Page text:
Yesterday Paul Hampton and Karen Nelson teamed up in a What’s Next with DMR piece for the Sunday Sun Herald and in it the paper laid a few cards down on the table. You see folks, I have a source that has been pretty accurate for certain aspects of the DMR investigation and one of the last things this person shared with me was that the public records that are subject to the Sun Herald’s lawsuit against DMR that were subsequently subpoenaed by the US Attorney to thwart the paper getting access to them contained absolutely no smoking guns or evidence of additional illegal activity.
If that is the case then the natural question that comes to mind is exactly WTF Stacey Pickering and company are doing defying the orders of Chancery Court Judge Jennifer Schloegel to turn those records over for the inspection by the Sun Herald. Yesterday when the Sun Herald laid a couple cards down it also confirmed something else the same source mentioned to me, namely that many of the documents sought by the Sun Herald were already in their possession via leak. Here is the salient excerpt:
But through records leaked to the newspaper, the Sun Herald learned about a few things Walker bought through the fund — a $27,500 sponsorship for the 11th National Conference on Science, Policy and the Environment in Washington, D.C.; a work computer for the daughter of a friend and neighbor employed by the DMR; and the hiring of special contract workers.
Nothing in the above indicates illegal activity IMHO, perhaps a wasting of tax dollars but nothing illegal on its face. Worth noting is these records have been gathering dust for almost a year and evidently neither the State or Feds had done anything with them until the Sun Herald gained court ordered access. This is another factor as to why that Federal subpoena for those public records is such a curiosity.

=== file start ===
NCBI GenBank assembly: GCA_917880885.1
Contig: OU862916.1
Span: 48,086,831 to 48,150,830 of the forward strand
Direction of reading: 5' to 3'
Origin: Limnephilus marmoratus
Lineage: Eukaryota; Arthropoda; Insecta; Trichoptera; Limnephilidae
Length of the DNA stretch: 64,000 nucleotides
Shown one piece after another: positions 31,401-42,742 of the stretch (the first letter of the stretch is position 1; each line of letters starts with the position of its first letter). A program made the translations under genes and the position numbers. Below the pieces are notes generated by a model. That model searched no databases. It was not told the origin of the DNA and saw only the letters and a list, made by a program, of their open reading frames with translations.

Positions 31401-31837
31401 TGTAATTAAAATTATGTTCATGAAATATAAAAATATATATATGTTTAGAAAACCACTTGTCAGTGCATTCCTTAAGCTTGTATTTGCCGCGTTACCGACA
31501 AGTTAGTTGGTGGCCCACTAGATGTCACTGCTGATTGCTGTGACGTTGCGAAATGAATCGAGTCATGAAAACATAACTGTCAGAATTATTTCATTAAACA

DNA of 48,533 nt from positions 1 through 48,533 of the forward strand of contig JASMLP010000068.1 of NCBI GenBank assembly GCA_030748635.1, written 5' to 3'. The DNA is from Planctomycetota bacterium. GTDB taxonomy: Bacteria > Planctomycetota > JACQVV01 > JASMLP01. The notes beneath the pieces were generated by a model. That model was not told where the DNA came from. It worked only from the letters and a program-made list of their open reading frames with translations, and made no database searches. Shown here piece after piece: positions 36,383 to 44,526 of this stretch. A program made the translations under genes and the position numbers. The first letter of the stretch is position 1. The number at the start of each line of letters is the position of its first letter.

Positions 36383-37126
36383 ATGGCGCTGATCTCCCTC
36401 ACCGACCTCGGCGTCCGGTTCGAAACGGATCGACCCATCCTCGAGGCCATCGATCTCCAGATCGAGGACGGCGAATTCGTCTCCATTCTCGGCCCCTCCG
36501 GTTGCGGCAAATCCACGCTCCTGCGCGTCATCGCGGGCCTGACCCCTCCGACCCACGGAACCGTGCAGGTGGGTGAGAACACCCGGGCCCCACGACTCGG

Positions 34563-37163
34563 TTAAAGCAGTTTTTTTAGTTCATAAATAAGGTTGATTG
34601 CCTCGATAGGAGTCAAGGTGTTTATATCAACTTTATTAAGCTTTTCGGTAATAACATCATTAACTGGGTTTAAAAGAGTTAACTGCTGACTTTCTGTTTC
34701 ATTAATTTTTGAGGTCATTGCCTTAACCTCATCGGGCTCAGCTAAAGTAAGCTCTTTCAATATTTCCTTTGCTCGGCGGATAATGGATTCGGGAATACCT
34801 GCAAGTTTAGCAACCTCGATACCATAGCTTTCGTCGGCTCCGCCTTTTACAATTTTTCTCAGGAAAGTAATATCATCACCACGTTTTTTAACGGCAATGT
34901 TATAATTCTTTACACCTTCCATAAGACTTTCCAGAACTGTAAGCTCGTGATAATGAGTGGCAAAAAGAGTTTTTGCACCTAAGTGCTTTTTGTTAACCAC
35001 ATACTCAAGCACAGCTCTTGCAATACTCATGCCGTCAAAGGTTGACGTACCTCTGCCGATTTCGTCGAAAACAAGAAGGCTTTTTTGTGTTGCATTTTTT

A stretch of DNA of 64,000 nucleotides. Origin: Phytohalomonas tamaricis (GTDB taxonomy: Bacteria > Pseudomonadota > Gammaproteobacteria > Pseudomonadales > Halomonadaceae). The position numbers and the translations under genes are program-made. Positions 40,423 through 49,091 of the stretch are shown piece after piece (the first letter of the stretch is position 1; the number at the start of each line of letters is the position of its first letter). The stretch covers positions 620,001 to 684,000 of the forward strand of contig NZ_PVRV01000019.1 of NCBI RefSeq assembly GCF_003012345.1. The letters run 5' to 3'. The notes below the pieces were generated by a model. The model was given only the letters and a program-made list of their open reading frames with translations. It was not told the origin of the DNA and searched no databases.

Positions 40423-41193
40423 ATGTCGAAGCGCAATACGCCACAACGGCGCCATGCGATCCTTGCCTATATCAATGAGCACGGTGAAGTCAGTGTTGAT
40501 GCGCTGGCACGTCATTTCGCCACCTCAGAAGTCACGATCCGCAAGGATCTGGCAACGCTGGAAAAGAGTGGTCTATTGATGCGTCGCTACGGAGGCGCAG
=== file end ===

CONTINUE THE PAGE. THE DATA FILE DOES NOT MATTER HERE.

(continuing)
The same article quotes Auditor Pickering as saying the indictments which resulted from his office’s year long investigation “speak for themselves”. Indeed they do because the results of said investigation resulted in charges that a handful of former employees padded up their travel by $175 and others by slightly larger amounts. The total of the public funds at stake from these indictments approximates $5,000. I absolutely agree with Auditor Pickering these indictments do indeed “speak for themselves”. The words that comes to mind is pathetic given the resources expended by Auditor Pickering’s Office on both the investigation and defending the Sun Herald’s public records lawsuit, which his office lost.
As a seasoned observer I’d caution the general public against expecting any other criminal charges in this matter, state or federal because I do not see anything else coming given the length of the investigation and the indictments unsealed to date. If it happens I’ll be greatly surprised.
None of this means there isn’t more to come because there always is more to come in these type matters. The depth of the ethical compromises at the Land Trust for the Mississippi Coastal Plain, which allowed itself to become party to a transaction which has resulted in criminal indictments will certainly be revealed for instance. Going along to get along is the first step down a slippery slope to the “mudhole” and that is exactly where Executive Director Judy Steckler has lead the organization, which once enjoyed a sterling reputation for the environmental work the Land Trust did in service to the community. To the extent the Walker’s political influence stretched across the coast there is much “mudhole” potential here.